N Touch
Monday 17 December 2018
follow us
Letters to the Editor

Houses at nurseriesmay be tipping point

THE EDITOR: I note with a great degree of consternation and dismay that the Environmental Management Agency (EMA) has granted a Certificate of Clearance (CEC) to the Housing Development Agency for the “establishment of a 504-unit multi-family residential development” on what is known as the St Augustine Nurseries.

This despite the recent destruction of homes built on agricultural lands in Greenvale and Oropune Gardens and public outrage voiced in the media as well as at the consultations held. In fact, according to the EMA’s records, 85 per cent of attendees, at the last of its three consultations, were against the change of use of the land.

The St Augustine Nurseries were set up in 1930 with a mandate “to produce high-quality planting material to the farming community and general public, thereby contributing to food security and to expand and conserve germplasm collections of key strategic crops of agricultural importance in live genebanks and/or cold storage so as to ensure sustainability of the agricultural sector for the benefit of both the present and future generations.”

The “farm” currently maintains extensive germplasm and budwood for breadfruit, avocadoes, guava, oranges, sapodilla, mango, plum, pommecethere, pommerac, peewah, caimate, cherry, chenet and chataigne.

Shockingly, the EMA has granted the CEC without the need for an Environmental Impact Assessment (EIA).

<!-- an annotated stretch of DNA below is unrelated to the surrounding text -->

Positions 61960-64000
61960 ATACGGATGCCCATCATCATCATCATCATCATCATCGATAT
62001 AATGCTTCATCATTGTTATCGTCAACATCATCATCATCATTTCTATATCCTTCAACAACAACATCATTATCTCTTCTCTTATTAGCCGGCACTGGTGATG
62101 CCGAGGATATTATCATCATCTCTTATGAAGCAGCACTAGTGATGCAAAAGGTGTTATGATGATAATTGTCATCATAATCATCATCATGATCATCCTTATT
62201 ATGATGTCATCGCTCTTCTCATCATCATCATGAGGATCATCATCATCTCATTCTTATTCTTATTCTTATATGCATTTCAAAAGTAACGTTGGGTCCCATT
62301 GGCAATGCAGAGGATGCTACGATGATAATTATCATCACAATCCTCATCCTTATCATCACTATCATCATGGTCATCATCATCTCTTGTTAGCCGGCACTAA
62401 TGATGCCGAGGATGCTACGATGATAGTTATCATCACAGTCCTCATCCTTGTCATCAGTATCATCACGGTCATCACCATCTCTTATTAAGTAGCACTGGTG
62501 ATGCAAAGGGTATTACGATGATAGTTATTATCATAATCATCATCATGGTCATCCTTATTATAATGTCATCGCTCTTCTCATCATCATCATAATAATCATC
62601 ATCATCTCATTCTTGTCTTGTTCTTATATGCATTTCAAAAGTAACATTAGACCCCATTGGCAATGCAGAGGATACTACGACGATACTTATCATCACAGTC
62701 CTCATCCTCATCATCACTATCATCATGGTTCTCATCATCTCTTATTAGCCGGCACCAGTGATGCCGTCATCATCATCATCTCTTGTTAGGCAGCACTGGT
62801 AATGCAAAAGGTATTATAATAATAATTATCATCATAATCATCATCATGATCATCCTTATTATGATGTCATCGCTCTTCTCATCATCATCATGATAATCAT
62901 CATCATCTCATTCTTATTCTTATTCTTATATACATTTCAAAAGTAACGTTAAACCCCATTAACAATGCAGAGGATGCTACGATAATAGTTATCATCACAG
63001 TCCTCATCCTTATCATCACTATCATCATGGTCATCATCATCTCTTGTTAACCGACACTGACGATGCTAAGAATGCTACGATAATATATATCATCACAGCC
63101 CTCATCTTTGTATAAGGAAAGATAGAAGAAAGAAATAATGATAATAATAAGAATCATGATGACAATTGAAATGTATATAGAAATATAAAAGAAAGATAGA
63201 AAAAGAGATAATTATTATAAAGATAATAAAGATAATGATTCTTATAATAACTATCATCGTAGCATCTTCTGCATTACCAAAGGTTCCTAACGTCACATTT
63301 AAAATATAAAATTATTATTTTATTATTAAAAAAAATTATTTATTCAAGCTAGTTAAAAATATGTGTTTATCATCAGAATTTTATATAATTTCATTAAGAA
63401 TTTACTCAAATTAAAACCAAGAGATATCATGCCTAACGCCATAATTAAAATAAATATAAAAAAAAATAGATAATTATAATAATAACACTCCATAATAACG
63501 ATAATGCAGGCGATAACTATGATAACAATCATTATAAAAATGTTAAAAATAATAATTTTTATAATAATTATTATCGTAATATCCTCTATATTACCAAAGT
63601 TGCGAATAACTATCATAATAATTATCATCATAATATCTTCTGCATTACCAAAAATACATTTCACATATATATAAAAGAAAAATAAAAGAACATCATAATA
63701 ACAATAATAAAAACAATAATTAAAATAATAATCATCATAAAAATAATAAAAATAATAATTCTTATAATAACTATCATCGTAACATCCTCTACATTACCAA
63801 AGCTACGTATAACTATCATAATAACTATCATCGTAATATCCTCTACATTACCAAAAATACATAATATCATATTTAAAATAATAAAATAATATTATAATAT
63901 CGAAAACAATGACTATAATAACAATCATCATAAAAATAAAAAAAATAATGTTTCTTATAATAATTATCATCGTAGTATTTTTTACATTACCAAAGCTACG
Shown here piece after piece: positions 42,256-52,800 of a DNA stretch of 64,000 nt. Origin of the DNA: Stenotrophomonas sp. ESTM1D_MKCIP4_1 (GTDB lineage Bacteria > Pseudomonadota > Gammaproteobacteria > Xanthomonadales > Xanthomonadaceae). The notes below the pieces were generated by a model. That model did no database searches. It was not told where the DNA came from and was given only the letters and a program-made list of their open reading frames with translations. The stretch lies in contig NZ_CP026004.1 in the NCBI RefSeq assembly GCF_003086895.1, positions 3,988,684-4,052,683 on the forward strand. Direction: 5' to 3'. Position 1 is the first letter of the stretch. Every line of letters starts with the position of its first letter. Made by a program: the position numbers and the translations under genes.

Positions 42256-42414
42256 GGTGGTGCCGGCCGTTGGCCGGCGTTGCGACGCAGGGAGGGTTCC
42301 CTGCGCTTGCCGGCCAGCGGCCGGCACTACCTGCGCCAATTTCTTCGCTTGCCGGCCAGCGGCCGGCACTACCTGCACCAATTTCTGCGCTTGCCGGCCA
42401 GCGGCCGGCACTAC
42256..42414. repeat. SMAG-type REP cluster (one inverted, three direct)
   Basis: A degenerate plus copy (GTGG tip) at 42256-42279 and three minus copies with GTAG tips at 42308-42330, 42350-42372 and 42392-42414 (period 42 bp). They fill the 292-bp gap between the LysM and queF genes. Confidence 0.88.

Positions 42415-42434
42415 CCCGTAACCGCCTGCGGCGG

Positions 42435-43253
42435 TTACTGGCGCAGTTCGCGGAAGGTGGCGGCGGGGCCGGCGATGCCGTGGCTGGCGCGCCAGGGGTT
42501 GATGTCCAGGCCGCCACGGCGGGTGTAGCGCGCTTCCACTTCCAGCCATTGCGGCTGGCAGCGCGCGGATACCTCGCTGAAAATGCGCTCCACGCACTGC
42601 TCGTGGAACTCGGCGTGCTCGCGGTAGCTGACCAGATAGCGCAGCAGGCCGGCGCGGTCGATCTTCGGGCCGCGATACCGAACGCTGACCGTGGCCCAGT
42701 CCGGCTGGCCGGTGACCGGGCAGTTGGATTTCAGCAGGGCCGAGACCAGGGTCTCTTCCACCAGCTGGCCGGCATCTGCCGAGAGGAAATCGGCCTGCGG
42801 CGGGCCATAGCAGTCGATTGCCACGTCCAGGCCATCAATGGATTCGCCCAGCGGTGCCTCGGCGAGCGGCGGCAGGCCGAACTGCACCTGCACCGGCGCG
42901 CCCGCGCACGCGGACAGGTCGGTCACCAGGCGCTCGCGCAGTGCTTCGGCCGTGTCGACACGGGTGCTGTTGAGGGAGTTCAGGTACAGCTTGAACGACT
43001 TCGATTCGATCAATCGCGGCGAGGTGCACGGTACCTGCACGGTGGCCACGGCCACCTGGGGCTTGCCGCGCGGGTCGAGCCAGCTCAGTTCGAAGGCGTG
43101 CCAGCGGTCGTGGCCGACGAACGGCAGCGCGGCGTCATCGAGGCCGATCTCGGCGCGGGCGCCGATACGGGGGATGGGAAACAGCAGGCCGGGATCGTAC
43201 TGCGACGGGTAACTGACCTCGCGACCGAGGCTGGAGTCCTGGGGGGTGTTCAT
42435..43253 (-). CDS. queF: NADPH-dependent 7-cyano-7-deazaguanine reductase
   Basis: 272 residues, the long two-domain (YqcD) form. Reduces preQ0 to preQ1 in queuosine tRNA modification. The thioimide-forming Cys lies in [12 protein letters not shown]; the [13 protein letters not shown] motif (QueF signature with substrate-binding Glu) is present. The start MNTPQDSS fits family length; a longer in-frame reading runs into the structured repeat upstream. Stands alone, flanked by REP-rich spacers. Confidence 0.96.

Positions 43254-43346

An EIA is the process of assessing the likely environmental impacts of a proposal and identifying options to minimise damage. The main purpose of the EIA is to inform decision makers of the likely impacts of the proposal, before a decision is made and with a project of this magnitude should be a precondition prior to implementation.

Clearly, the EMA has not considered the already horrendous traffic situation on Farm Road and the Southern Main Road, nor the fact that there are several WASA wells on the “farm” that currently supply water to large parts of St Joseph.

What about the aquifers that act as reservoirs for ground water and consequently militate against flooding? What about a drainage assessment and additional sewage? Which schools, primary and secondary, health centres etc in Curepe/St Augustine will accommodate the new influx of residents?

Why the hurry to build this development while there are over 12,000 empty, abandoned and incomplete houses at various stages of disrepair in housing estates across the country?

This is nothing more than political expediency, a naked plan to “pad” the St Joseph constituency and represents unplanned development at its worst. It paves the way for the continued “planned” destruction of the agricultural sector and for future mayhem as was witnessed recently in Greenvale, Oropune, St Helena and Kelly Village, where politicians walk away, the blame game commences and citizens are the ones left to pick up the pieces of their shattered lives.

I put the Government on notice that this may just be the tipping point that decent, civic-minded citizens have been waiting for.

VASANT V BHARATH

via e-mail

Today's Most Popular
Comments

Reply to "Houses at nurseriesmay be tipping point"

Letters to the Editor

Worthy SEA function

THE EDITOR: It was very good for the Ministry of Education to hold a ceremony…

TSTT rewrite

THE EDITOR: Having cut about 500 lower-level employees and 80 management executives, TSTT is apparently…

Speak positive on TT

THE EDITOR: We need to stop speaking negatives things. A few months ago, I heard…